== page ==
Yesterday was Shakespeare Day! 400 years since his death in 1616... I was busy listening to some music inspired by the Bard's plays yesterday. I remember in January 2013 really enjoying Tchaikovsky's "Romeo and Juliet", mostly because I played the B-minor melody on violin for English class... and there is of course the gorgeous and lush love theme, that brings to mind Tchaikovsky's personal style I recognize particularly well when listening to those lush violin and strings passages in his Sixth Symphony particularly for me.
There is of course "Hamlet" and "The Tempest", and Prokofiev's "Romeo and Juliet", and Handel and Verdi wrote Shakespeare-inspired works too. (Verdi did an opera on Macbeth! I enjoyed that play particularly well, I think...) I also watched some videos on Elizabethan England, London in the late 16th century and early 17th, right around when the first viols would have been coming out, and the violin was being discovered as a musical instrument for the first time.
This morning, what I really wanted to talk about for a bit, I was reading a couple articles for class on the evolution of the requiem, and how it went from something particularly sacred (Mozart) to something more secular (moving on past Verdi's requiem to Fauré and Bruckner), performed in concert halls rather than churches.
One composer caught my attention: Japanese composer Toshio Hosokawa. I love this late 20th-century style of Japanese music, where it's really all sound effects, and incorporating really neat extended techniques in all the strings (all the instruments really) and combining the orchestra with traditional Japanese instruments. For example, in 2011 Hosokawa released an album called "Landscapes" that featured the sho, a Japanese instrument made with bamboo that is blown and sounds like an organ - the high register in the violins blend particularly well. (I do like the idea of having albums based on orchestral music, although I suppose it's not that indifferent to what violinists like Joshua Bell are doing, recording their own albums with different solo literature.) And then (don't worry, this'll relate to a topic!) I got back to the "Sakura" traditional Japanese work, and I found a koto version that sounded traditional, the usual, and then I found this very cool violin solo rendition of the piece. Give it a listen:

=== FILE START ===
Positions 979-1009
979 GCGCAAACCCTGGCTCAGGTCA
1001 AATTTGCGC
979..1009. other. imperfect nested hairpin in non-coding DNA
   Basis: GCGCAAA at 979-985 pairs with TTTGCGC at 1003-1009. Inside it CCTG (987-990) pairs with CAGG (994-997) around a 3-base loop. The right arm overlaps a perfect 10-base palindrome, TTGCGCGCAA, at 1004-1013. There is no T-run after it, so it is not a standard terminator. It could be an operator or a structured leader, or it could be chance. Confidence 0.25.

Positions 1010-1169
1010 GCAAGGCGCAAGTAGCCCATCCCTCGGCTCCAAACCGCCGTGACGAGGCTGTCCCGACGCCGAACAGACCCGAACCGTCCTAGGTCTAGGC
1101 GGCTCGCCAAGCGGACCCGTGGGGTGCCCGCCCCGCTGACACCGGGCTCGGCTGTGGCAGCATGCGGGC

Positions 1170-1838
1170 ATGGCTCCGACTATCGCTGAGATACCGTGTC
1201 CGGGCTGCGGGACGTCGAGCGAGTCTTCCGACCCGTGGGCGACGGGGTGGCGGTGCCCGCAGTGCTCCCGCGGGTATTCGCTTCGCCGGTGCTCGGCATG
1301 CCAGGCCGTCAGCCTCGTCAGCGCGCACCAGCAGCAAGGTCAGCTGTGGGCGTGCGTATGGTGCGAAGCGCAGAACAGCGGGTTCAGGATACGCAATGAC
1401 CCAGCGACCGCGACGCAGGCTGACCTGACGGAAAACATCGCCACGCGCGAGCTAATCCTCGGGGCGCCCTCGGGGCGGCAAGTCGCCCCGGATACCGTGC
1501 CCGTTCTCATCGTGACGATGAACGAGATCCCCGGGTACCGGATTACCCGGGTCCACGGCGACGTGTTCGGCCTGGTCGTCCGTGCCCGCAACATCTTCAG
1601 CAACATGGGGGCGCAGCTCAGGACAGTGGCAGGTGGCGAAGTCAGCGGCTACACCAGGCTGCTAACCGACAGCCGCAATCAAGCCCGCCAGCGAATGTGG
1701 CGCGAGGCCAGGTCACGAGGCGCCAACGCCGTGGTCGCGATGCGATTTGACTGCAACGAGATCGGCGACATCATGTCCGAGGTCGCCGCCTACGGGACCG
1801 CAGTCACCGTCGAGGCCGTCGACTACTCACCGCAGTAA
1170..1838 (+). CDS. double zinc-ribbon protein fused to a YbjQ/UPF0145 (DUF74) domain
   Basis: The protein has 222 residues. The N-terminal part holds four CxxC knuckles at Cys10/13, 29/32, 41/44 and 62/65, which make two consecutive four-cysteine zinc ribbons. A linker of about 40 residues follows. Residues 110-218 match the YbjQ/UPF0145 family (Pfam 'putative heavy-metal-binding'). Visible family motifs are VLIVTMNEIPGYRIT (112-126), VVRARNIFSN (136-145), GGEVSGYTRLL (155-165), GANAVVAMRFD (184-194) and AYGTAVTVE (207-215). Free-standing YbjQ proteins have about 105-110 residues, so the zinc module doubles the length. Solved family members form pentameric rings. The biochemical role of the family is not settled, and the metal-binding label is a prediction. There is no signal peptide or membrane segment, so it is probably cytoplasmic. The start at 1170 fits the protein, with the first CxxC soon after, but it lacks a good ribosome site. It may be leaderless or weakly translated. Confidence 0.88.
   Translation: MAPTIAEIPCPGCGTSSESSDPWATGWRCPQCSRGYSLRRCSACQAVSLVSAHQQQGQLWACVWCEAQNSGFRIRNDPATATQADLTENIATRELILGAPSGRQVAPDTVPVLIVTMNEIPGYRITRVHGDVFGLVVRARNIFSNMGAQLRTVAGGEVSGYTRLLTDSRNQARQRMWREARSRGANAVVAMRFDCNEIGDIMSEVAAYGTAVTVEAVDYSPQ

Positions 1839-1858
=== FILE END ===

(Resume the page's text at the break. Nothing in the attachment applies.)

I really like how she has taken the Italian violin we in the Western world have written so much for and has turned it into a Japanese instrument in a way, mimicking the sounds of the koto with the plucked open strings, and even mixing in elements of the erhu with some of the slides and things, I think. Just the idea of all the unique things you can do with a violin - like making it sound like it's from a completely other culture - makes it such a cool thing, like exploring new techniques on percussion instruments (any instrument really) just to see what sorts of sounds you can make on it. I just love the idea of exploring the violin and everyone continuing to discover new things about it - new ways to play it, new pieces to play on it, etc. It's just like what we do here on violinist.com - we can't say enough about the violin!
(I was even inspired back in February to write my "Duo for Oboe and Violin" that a couple colleagues of mine will be playing next month at a recital (and apparently after there will be a composer's talk for all the composers where I'll get to discuss my piece a little) based on Japanese music - more on Japanese traditional music that's more tonal, but even the nontraditional stuff interests me. I basically combined my French writing style in sonata-allegro form with the major/minor pentatonic scales, but tried to really give it a Japanese flavour through them.)
So yeah, quite a range of topics for today's blog post, but I thought I'd do something a little different to the types of posts I normally do, I guess. I have a concert coming up next week, and on my own I'm continuing to study the violin part of Ravel's "Duet for Violin and Cello"; I'm hoping to play it with someone sometime, possibly for a recital. That's all for now! Thanks for reading!Tweet
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